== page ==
Where canopies teem with colorful monkeys, migratory birds

Created 28 November 2021
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The Son Tra Peninsula is often acclaimed as a natural shield, but its role as a shelter for the rare red-shanked douc langurs and migratory birds is just as crucial.
Where canopies teem with colorful monkeys, migratory birds

Where canopies teem with colorful monkeys, migratory birds

A photo collection by lensman Duong Duc Khanh, who has a strong passion for nature and wild animals, presents the fruits of a labor of love and patience. Khanh spent a lot of time over the last four years waiting… waiting for that right shot of one of the most colorful primates on the planet and of rare birds that transit through the peninsula.

Son Tra has nearly 1,000 species of plants, including 22 rare ones, and hundreds of species of animals, of which the red-shanked douc langur is the rarest with a population of 300-400 that are under strict protection.

The douc langur is known for its ability to spectacular jumps between trees like a circus acrobat, and Khanh gets one in the act.

Where canopies teem with colorful monkeys, migratory birds

Over the last few years, the peninsula has become known as a place where visitors can enjoy watching and taking beautiful pictures of the langurs.

From Yet Kieu Street, visitors can move along the 2km slope leading to Son Tra for the chance to see a herd of the arboreal and diurnal primates feeding. Those who wish to explore the forest can contact forest rangers in Yet Kieu for guidance.

Where canopies teem with colorful monkeys, migratory birds

Studies show that the red-shanked douc langur only appears along the Truong Son mountain range, a chain of mountains running along the border of Vietnam and Laos.

The red-shanked douc is a rare and endemic species in Vietnam. The World Wildlife Fund (WWF) has placed the primate on the list of animals in need of unconditional protection.

Where canopies teem with colorful monkeys, migratory birds

Like other doucs, the red-shanked douc is a long, slender monkey. The male has an average head and body length of 61 cm and the female averages a length of 54.5 cm.

This species is called the “Queen of primates” because of their unique appearance: their forearms are white, upper legs black to gray, the lower legs a deep red and hands and feet are black.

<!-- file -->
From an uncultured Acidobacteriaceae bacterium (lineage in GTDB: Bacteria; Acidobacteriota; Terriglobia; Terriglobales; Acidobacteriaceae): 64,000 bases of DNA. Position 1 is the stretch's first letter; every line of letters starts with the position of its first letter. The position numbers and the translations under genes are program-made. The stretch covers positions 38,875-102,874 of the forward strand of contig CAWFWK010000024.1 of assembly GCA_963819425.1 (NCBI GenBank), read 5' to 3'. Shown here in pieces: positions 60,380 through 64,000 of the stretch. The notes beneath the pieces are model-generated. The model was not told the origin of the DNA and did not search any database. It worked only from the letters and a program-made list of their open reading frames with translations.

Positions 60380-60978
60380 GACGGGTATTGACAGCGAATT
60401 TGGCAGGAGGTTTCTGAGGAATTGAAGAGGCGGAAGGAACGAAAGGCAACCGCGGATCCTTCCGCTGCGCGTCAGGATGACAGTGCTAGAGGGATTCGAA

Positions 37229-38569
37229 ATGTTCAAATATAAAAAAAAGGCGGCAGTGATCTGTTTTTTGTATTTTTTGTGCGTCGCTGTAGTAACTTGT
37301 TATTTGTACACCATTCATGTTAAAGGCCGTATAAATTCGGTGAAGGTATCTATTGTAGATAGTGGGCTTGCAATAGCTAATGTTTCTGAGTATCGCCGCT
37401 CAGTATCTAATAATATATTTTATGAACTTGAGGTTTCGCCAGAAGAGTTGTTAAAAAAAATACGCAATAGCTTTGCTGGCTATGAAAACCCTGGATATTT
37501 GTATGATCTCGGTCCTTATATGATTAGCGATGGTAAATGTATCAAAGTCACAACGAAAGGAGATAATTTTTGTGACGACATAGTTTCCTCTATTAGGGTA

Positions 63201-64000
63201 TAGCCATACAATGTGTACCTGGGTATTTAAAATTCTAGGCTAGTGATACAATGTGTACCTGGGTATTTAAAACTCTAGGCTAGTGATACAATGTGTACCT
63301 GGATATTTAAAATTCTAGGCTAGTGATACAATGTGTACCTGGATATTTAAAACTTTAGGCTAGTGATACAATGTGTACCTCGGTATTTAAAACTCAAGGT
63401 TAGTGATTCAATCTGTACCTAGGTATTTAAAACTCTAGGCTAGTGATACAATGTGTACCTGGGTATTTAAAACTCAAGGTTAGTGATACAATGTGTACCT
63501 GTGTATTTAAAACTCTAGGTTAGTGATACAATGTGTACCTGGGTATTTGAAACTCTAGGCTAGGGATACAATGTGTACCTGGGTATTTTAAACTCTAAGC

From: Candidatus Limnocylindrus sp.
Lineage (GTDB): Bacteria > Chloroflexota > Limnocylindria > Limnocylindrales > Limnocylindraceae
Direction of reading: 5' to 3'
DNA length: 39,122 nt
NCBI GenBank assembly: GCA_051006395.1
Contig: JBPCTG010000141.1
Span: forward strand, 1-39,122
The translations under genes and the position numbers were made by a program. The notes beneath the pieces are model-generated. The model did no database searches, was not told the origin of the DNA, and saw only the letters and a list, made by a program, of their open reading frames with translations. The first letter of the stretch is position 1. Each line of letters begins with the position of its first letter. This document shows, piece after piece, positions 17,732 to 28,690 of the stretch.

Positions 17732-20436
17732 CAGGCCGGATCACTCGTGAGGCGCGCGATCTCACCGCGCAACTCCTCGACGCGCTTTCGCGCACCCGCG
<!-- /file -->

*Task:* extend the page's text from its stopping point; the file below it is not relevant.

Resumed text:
Where canopies teem with colorful monkeys, migratory birds

A young langur munches on leaves unconcerned about a sudden drizzle.

Where canopies teem with colorful monkeys, migratory birds

A group of sociable langurs gather on a tree branch. They are under the strict protection of local authorities.

Khanh said early morning and late afternoon were suitable times to take photos of the langurs.

Where canopies teem with colorful monkeys, migratory birds

Not many know that the Son Tra peninsula is also known as the "kingdom of migratory birds." They fly from the north to the south in the last months of the year.

In the picture is a Japanese Robin (Larvivora akahige or Erithacus akahige) seen in December 2019. This migratory bird rarely flies to Da Nang, and this was a rare appearance.

The mainly gray and bright orange Japanese robin is about 14-15 centimeters in size. The male Japanese robin is olive brown from the top of the head to the rump, with an orange face and neck, and a gray breast and underside.

Where canopies teem with colorful monkeys, migratory birds

This Oriental pied hornbill (Anthracoceros albirostris) was captured in camera on Son Tra in 2019. This was another rare appearance on the peninsula.

Where canopies teem with colorful monkeys, migratory birds

A gray wagtail or Motacilla cinerea pecks at a motorbike’s rear view mirror. A typical gray wagtail measures about 18–19 cm long. It upperparts are gray and the yellow vent contrasts with whitish underparts.

Where canopies teem with colorful monkeys, migratory birds

The Eurasian whimbrel or Numenius phaeopus often forages in waters at the foot of Son Tra Peninsula.

Where canopies teem with colorful monkeys, migratory birds

A bird that belongs to the Recurvirostridae family at the foot of Son Tra Peninsula. The species feed on small aquatic animals such as mollusks, brine shrimp and other crustaceans, larval insects, segmented worms, tadpoles, and small fish.


Source: VNE

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